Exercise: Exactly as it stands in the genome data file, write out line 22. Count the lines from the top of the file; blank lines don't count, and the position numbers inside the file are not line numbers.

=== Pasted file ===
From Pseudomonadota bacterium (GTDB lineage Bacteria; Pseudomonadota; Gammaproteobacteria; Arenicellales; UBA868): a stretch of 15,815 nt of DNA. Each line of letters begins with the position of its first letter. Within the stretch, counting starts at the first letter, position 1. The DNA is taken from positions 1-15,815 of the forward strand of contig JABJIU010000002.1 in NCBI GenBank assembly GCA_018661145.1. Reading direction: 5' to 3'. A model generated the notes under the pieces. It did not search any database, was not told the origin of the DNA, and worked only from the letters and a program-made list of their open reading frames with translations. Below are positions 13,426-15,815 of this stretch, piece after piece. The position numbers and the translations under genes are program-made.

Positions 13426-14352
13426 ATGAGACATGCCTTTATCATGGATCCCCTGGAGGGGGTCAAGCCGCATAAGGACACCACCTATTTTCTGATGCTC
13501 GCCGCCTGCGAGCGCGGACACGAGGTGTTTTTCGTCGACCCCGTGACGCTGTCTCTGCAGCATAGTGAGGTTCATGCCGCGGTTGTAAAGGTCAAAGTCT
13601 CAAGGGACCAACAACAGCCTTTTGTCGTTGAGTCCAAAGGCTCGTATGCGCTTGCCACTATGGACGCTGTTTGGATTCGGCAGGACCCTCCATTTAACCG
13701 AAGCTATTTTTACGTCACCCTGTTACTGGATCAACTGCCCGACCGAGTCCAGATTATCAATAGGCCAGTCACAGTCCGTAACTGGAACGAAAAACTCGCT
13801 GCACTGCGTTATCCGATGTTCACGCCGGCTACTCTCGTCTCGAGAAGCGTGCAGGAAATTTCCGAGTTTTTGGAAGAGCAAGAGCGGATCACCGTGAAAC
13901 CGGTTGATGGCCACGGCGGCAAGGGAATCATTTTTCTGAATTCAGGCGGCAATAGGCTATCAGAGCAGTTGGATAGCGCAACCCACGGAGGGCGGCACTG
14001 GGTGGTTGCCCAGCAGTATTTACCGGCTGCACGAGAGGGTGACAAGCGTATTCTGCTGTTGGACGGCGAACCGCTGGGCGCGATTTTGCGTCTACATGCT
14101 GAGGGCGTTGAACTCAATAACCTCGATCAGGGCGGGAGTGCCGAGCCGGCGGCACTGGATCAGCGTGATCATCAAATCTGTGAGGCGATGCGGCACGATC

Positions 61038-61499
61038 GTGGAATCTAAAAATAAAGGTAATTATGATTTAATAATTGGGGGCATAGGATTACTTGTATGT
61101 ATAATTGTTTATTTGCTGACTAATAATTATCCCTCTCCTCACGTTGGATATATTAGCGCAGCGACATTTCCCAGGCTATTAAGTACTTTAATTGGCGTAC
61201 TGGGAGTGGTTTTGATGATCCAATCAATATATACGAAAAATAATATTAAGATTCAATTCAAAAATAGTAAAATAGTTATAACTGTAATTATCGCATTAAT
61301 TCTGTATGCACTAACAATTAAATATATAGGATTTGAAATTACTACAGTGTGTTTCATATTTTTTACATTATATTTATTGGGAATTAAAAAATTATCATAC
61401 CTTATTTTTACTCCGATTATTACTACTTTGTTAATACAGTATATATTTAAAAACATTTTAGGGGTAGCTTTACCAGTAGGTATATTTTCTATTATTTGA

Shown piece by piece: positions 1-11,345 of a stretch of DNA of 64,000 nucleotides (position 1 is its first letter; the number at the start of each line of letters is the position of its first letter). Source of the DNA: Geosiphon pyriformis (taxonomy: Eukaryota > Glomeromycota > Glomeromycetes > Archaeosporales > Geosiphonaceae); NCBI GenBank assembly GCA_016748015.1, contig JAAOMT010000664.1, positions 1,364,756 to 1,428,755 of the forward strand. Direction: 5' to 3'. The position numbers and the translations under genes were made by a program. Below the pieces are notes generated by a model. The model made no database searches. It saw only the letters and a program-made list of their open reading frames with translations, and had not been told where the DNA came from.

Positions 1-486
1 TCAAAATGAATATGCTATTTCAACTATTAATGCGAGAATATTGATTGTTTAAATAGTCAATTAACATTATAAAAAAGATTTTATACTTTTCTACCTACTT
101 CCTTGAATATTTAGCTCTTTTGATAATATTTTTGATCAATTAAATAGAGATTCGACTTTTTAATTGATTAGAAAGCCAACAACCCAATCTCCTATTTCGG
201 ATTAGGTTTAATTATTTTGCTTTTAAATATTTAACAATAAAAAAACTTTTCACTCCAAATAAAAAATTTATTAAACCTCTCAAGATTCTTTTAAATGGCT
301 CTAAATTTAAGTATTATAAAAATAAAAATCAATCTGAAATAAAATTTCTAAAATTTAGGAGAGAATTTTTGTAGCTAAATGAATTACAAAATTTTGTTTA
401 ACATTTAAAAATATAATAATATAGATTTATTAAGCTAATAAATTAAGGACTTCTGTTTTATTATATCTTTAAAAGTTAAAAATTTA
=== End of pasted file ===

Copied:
301 CTAAATTTAAGTATTATAAAAATAAAAATCAATCTGAAATAAAATTTCTAAAATTTAGGAGAGAATTTTTGTAGCTAAATGAATTACAAAATTTTGTTTA